- More than one-quarter of cyber insurance claims received by AIG last year were the result of ransomware attacks, the largest percentage of any cyberattack type, according to the insurance giant’s 2017 cyber insurance claim statistics.
AIG said that this was a significant increase from the average of 16 percent of cyber claims coming from ransomware attacks in the years 2013-2016.
The WannaCry ransomware attacks, in particular, had a devastating impact on the healthcare industry, as well as the financial services, logistics, education, and manufacturing, according to AIG stats.
“The WannaCry outbreak, which hit hundreds of thousands of machines around the world, could have been worse in terms of scale and insured losses if a UK researcher hadn’t quickly found and activated the kill switch,” said Mark Camillo, head of cyber for Europe, the Middle East, and Africa at AIG.
Ransomware has become increasingly commoditized with the creators of recent variants offering revenue-sharing agreements to partners. There is no guarantee that victims will get their data back, even if they pay the ransom, AIG observed.
A recent survey by the CyberEdge Group of 1,200 IT security decision makers found that close to 20 percent of ransomware victims paid the ransom but still didn’t get their data back. A majority didn’t pay the ransom but recovered their data, presumably through data backups, while 19 percent paid the ransom and recovered their data, and 8 percent did not pay the ransom and lost their data.
Companies may not think their data is likely to be compromised, but AIG’s claims experience in 2017 demonstrated that ransomware attacks are largely indiscriminate and can impact healthcare providers of all sizes, as well as organizations from other industries.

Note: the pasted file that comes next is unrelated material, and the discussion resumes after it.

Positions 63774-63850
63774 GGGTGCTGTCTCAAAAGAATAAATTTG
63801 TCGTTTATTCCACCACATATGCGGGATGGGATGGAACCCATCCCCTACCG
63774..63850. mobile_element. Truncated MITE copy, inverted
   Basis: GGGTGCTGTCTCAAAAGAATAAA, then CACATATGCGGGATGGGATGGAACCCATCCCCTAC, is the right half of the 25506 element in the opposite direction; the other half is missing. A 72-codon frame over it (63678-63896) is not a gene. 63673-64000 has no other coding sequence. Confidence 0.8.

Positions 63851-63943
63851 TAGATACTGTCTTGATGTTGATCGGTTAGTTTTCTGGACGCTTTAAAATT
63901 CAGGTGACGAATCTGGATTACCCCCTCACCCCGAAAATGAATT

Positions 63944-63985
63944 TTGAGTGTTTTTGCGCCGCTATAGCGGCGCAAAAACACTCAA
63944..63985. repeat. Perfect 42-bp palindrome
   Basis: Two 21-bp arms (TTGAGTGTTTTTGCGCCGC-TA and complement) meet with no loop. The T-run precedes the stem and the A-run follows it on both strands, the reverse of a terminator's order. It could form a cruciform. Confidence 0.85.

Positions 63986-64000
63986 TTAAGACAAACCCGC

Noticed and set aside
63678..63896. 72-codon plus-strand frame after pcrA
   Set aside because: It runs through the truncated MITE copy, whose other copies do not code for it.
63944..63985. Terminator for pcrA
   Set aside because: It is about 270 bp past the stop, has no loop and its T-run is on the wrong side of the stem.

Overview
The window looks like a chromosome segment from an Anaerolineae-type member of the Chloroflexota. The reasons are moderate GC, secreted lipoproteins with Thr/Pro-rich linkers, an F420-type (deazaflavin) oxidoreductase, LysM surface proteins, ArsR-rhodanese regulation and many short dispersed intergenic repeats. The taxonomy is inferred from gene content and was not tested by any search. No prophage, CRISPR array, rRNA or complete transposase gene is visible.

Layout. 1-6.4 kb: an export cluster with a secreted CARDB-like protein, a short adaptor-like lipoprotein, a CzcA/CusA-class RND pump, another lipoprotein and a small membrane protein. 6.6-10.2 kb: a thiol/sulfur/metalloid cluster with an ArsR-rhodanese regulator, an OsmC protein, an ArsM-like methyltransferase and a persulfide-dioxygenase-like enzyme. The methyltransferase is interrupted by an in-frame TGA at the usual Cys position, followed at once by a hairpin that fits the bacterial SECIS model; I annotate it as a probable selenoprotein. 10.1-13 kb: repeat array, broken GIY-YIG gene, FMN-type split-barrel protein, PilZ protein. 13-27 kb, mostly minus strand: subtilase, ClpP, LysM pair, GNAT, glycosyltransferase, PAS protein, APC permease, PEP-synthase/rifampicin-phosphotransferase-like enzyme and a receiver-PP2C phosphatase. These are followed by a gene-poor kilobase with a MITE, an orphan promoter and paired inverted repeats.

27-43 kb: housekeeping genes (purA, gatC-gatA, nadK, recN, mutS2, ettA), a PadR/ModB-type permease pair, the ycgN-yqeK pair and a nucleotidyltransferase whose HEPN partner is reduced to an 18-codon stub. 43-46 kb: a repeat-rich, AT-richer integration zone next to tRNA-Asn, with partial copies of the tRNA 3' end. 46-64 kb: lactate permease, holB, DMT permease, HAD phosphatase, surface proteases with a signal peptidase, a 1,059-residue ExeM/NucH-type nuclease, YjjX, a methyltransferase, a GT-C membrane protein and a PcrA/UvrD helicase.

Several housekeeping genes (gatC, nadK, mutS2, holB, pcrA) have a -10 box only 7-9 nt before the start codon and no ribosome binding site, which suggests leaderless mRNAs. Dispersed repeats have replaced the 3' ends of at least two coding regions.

AIG said it expects the automation and commoditization of ransomware to continue to be a trend with businesses and individuals facing an increasing number of attackers.
In fact, a ransomware attack is the type of cyberattack that most worries healthcare IT professionals, according to a survey of HIMSS18 attendees by security firm Imperva.
Almost 10 percent of those surveyed had paid a ransom or extortion fee, while almost half didn’t know if they have paid a ransom or not.
Overall, AIG had as many cyber insurance claims notification last year as in the previous four years combined.
Professional services, financial services and retail topped the list of industries when it comes to cyber claims, but incidents are spreading more broadly among a range of sectors, indicating that no industry is immune, observed AIG.
Companies that do not have strong cybersecurity protections in place or back-ups of their data are most likely to suffer from network interruption following a ransomware attack, according to José Martinez, vice president of financial lines major loss claims for EMEA at AIG.
“Generally speaking, when companies have back-ups, in pretty much all the cases that I’ve seen they are not interested in paying the ransom,” Martinez said.
“However, there were a couple of instances last year where this was a real issue and some companies were really on their knees because they did not have good back-ups. So, they had to consider making a payment in order to recover their data. In these cases, the longer it goes on, the more they suffer financially,” he added.
According to a recent survey of 1,300 senior executives by Microsoft and Marsh, 20 percent of respondents said they did not have or plan to have cyber insurance, with 25 percent saying they did not know their organization’s cyber insurance status.
Business interruption (75 percent), reputational damage (59 percent), breach of customer information (55 percent), data or software damage (49 percent), and extortion/ransomware (41 percent) were the top cited cyber loss scenarios with the greatest impact to an organization.
AIG concluded that the systemic nature of ransomware attacks witnessed in 2017 is just the “tip of the iceberg” and that ransomware will become even more of a challenge in the future.